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Article

Afokoghene Z. Okpozo, Tao Gong, Michele Campbell Ennis and Babafemi Adenuga

The purpose of this paper is to investigate the effect of ethical leadership on the burnout process among resident physicians, and the mediating roles of general…

Abstract

Purpose

The purpose of this paper is to investigate the effect of ethical leadership on the burnout process among resident physicians, and the mediating roles of general self-efficacy and perceived supervisor support (PSS) in the relationship between ethical leadership behavior and various aspects of burnout.

Design/methodology/approach

A total of 203 residents of three teaching hospitals in the South Atlantic Division of the USA completed the Maslach Burnout Inventory-Human Services Survey, the General Self-Efficacy Scale, and Survey of Perceived Supervisor Support and rated the ethical leadership of their supervising attending physicians on the Ethical Leadership Scale. Confirmatory factor analysis and path analysis were conducted to test the measurement and hypothesized structural models.

Findings

The results showed that ethical leadership had a negative indirect effect on emotional exhaustion through PSS and a positive indirect effect on personal accomplishment through general self-efficacy. However, PSS and general self-efficacy did not mediate the relationship between ethical leadership and depersonalization.

Originality/value

This study adds to the body of knowledge on the impact of ethical leadership on three aspects of burnout syndrome, i.e., emotional exhaustion, depersonalization and personal accomplishment. Moreover, this is the first study to consider PSS and general self-efficacy as intervening variables to the ethical leadership-burnout relationship.

Details

Leadership & Organization Development Journal, vol. 38 no. 8
Type: Research Article
ISSN: 0143-7739

Keywords

Abstract

Details

Nutrition & Food Science, vol. 38 no. 2
Type: Research Article
ISSN: 0034-6659

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Article

Merideth Thompson, Dawn S. Carlson and K. Michele Kacmar

The authors examine a boundary management tactic for managing the work–family interface: putting family first (PFF). PFF is a boundary management tactic defined as the…

Abstract

Purpose

The authors examine a boundary management tactic for managing the work–family interface: putting family first (PFF). PFF is a boundary management tactic defined as the voluntary behavior of intentionally putting family obligations ahead of work obligations in a way that violates organizational norms

Design/methodology/approach

In Study 1, The authors develop a theoretically derived measure of PFF and distinguish it theoretically and empirically from similar existing constructs, examining convergent and discriminate validity to demonstrate its uniqueness. In Study 2, the authors demonstrate PFF's predictive validity beyond the job incumbent using a three-way matched sample of 226 individuals, including the job incumbent's coworker and spouse.

Findings

The authors established and validated a measure of PFF, developing and replicating the nomological network. PFF crossed over to positively relate to coworker role overload, job frustration and work–family conflict and to spousal stress transmission and relationship tension. Similarly, PFF related negatively to spousal family satisfaction and organizational commitment.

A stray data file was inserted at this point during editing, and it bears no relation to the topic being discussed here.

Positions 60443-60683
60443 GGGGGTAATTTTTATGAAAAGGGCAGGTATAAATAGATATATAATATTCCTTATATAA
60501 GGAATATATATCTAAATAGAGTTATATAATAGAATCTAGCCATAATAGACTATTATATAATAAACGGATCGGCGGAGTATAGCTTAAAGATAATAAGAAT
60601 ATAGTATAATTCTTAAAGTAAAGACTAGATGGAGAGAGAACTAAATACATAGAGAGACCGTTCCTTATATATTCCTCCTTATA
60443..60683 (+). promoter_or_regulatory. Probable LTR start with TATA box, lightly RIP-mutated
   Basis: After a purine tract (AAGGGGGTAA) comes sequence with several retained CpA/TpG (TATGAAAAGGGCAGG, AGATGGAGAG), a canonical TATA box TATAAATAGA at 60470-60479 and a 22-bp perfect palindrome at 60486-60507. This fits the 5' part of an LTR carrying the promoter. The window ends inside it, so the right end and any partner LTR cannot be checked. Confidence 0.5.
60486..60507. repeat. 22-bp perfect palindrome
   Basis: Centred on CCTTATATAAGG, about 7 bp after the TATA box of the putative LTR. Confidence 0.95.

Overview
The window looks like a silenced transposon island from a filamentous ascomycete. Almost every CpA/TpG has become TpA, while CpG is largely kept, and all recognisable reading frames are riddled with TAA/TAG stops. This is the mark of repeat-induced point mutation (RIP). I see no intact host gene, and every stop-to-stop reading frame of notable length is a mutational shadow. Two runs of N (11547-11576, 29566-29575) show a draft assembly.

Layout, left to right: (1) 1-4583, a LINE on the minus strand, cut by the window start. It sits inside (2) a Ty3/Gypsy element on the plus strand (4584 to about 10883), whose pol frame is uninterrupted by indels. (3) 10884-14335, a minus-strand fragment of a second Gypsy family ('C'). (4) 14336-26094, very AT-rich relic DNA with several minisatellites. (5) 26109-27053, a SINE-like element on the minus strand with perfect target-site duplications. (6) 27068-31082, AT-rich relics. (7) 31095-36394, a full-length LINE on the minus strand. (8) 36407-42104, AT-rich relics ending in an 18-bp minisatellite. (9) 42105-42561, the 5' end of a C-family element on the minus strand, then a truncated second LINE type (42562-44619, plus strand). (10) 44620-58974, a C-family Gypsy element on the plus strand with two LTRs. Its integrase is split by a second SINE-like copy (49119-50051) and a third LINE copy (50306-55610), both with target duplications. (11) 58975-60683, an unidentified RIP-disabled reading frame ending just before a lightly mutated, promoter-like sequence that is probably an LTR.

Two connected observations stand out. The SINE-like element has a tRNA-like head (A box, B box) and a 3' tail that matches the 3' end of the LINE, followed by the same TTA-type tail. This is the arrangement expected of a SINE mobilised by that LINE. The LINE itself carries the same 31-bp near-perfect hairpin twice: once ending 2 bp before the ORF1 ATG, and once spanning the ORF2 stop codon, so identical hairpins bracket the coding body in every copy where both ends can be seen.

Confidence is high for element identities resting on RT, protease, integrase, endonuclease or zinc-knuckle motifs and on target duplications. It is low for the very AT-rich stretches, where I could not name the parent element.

Originality/value

The authors extend the work–family and boundary management literatures by proposing a new form of boundary management, PFF, which is a tactic for managing the work–family interface, and explore how its use influences not only the job incumbent but also the coworker and the spouse.

Details

Career Development International, vol. 26 no. 1
Type: Research Article
ISSN: 1362-0436

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Article

Ismail Sila and Maling Ebrahimpour

There has been a plethora of published research related to total quality management (TQM) in the last few decades. However, very few studies focused on cataloging critical…

Abstract

There has been a plethora of published research related to total quality management (TQM) in the last few decades. However, very few studies focused on cataloging critical factors of TQM. One of the objectives of this literature review was to investigate the state of TQM by examining and listing various TQM factors identified based on survey studies conducted in different countries and published in a variety of journals over the past decade. An examination of 76 survey studies that used an integrated approach to TQM showed that the TQM factors could be grouped under 25 categories. An analysis of the 347 survey based research articles published between 1989 and 2000 using these 25 factors as a framework revealed the most frequently covered TQM factors in the literature. Another goal of the paper was to analyse the objectives of these articles by year and type of journal they were published in to determine the trends in TQM survey based studies and recommend future direction for research. The analysis showed that the objectives of the 347 studies could be grouped under six categories.

Details

International Journal of Quality & Reliability Management, vol. 19 no. 7
Type: Research Article
ISSN: 0265-671X

Keywords

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